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On the Ground in Angola's Capital

For many Angolans, the “face” of the government is its capital projects. Here, visitors to Luanda’s National Military Museum are greeted by a Soviet-era gate. Image by Daniel Black. Angola, 2015.

Commissioned during the civil war, the gate’s mosaics give the army an illusion of grandeur. Image by Daniel Black. Angola, 2015.

This government billboard is advertising “New residential zones all over the country.” Variations of these project hopeful messages over the city. Few in Angola see actual results. Image by Daniel Black. Angola, 2015.

The billboard doesn’t lie, the perfect neighborhood is real. Hundreds of these identical homes line parallel streets in a newly-built division of Kilamba, a government-led resettlement project outside of the city center. It’s like an Angolan version of Levittown, but few can afford the entry fees. Image by Daniel Black. Angola, 2015.

A worker walks towards the memorial to Agostinho Neto, Angola’s first president. Halted for several years, North Korean contractors ultimately finished the project. Image by Daniel Black. Angola, 2015.

This faded billboard marks the entrance to Kilamba and advertises the China International Fund Limited, the general contractor behind the planned city. CIF works exclusively in African countries and enjoys close access to heads of state. Image by Daniel Black. Angola, 2015.

Hundreds of Toyota Land Cruisers await new drivers in Luanda. They are a favorite of police officers and members of Parliament. Image by Daniel Black. Angola, 2015.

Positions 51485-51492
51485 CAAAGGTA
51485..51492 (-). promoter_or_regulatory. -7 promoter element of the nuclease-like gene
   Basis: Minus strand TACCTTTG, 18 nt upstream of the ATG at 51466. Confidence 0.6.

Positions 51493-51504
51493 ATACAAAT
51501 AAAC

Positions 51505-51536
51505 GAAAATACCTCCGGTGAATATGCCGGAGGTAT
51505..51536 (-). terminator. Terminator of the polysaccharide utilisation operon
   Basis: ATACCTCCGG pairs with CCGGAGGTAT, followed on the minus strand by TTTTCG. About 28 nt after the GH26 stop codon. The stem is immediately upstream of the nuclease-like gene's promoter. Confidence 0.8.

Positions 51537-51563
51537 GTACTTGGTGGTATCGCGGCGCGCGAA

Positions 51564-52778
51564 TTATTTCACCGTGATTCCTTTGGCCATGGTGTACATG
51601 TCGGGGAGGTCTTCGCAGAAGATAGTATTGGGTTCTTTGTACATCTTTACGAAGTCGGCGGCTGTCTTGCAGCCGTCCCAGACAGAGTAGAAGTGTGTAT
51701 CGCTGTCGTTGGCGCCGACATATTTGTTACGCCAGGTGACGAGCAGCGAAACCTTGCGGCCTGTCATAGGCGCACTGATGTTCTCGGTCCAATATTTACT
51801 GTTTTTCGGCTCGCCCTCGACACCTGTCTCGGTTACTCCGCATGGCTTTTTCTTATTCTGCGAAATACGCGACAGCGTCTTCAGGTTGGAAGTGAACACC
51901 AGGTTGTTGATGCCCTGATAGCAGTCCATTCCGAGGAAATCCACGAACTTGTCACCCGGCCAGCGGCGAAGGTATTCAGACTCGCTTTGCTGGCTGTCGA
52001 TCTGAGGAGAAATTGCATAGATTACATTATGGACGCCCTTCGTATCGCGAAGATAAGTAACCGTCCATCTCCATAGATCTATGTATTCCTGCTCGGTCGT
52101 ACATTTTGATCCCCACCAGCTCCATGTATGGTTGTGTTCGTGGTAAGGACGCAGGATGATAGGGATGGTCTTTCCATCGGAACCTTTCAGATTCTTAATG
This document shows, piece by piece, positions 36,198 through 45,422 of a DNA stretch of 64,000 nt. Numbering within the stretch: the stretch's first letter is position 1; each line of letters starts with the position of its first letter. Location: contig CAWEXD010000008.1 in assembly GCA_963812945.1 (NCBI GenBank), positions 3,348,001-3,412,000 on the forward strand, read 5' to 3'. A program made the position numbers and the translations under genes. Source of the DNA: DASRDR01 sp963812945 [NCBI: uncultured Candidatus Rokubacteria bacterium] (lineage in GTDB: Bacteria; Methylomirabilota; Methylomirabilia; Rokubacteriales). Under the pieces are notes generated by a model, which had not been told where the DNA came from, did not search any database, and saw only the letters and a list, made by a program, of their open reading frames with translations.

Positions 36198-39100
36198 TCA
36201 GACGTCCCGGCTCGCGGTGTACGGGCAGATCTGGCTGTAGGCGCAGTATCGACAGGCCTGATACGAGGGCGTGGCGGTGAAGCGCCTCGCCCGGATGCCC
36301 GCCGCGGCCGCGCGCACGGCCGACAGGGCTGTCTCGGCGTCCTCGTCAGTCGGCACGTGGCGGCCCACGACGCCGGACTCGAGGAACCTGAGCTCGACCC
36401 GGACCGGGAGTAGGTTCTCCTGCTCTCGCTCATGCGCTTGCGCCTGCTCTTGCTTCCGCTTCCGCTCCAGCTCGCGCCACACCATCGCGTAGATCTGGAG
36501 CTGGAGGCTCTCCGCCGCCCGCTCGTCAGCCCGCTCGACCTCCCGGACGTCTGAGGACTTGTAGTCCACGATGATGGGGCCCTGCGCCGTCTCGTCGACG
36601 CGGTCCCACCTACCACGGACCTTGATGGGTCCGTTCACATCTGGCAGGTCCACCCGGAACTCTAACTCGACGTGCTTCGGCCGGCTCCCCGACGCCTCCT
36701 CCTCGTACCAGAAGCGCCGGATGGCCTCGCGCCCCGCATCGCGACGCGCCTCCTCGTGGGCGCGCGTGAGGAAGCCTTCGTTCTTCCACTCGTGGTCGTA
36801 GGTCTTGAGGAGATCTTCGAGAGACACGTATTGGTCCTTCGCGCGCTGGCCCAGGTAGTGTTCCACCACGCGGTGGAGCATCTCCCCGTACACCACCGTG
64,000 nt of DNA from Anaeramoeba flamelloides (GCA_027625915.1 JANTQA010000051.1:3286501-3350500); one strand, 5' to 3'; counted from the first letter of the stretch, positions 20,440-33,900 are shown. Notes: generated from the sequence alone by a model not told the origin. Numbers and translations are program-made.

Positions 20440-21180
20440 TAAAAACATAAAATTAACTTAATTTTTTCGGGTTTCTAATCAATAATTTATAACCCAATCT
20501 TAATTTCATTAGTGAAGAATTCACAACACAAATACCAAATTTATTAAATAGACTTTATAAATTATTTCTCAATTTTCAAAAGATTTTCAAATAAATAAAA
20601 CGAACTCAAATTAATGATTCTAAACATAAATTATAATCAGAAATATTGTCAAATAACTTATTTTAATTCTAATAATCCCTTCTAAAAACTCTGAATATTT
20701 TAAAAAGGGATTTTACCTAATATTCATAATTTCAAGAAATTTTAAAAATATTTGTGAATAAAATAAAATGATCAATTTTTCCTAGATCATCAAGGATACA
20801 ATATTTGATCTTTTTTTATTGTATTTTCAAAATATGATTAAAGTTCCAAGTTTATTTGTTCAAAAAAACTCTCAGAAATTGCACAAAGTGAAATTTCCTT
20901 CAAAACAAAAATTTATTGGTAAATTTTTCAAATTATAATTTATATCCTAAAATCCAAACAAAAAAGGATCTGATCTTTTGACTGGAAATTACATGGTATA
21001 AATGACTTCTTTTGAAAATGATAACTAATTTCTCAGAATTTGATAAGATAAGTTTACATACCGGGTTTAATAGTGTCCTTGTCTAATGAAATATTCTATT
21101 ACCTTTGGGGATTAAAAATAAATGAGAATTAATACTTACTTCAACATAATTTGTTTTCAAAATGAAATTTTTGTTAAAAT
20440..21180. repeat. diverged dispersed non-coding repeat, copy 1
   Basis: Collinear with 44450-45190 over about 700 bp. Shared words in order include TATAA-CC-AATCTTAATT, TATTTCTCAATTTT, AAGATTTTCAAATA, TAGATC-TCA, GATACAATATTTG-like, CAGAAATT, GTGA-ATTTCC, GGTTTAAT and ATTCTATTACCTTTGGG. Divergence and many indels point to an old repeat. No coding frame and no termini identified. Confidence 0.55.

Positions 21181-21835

Offroaders are imperative for leaving the city. This pock-marked highway near Cacuso, in Malanje, is just a few years old. Land mines, remnants of the civil war, likely hide in the brush just meters from the road. Image by Daniel Black. Angola, 2015.

The sign reads “De-mined Area.” Much of Angola’s de-mining is financed privately, either by NGOs, foreign governments, or oil companies. Image by Daniel Black. Angola, 2015.

Taking pictures of government buildings and uniformed officials is illegal, so I hid under a tree’s cover to take this picture of Angola’s new Assembleia Nacional. The building, a gift from the Chinese, joins a handful of Chinese-constructed buildings notorious for their poor construction. Image by Daniel Black. Angola, 2015.

Today’s Angola is governed by the MPLA (People's Movement for the Liberation of Angola) and its longtime leader, President Jose Eduardo Dos Santos, who has held the office for 35 years. Longevity brings experience and has made Dos Santos adept at projecting a strong public image for his party.

This slideshow presents a few ways that Angolans and tourists alike come in contact with the government’s public face.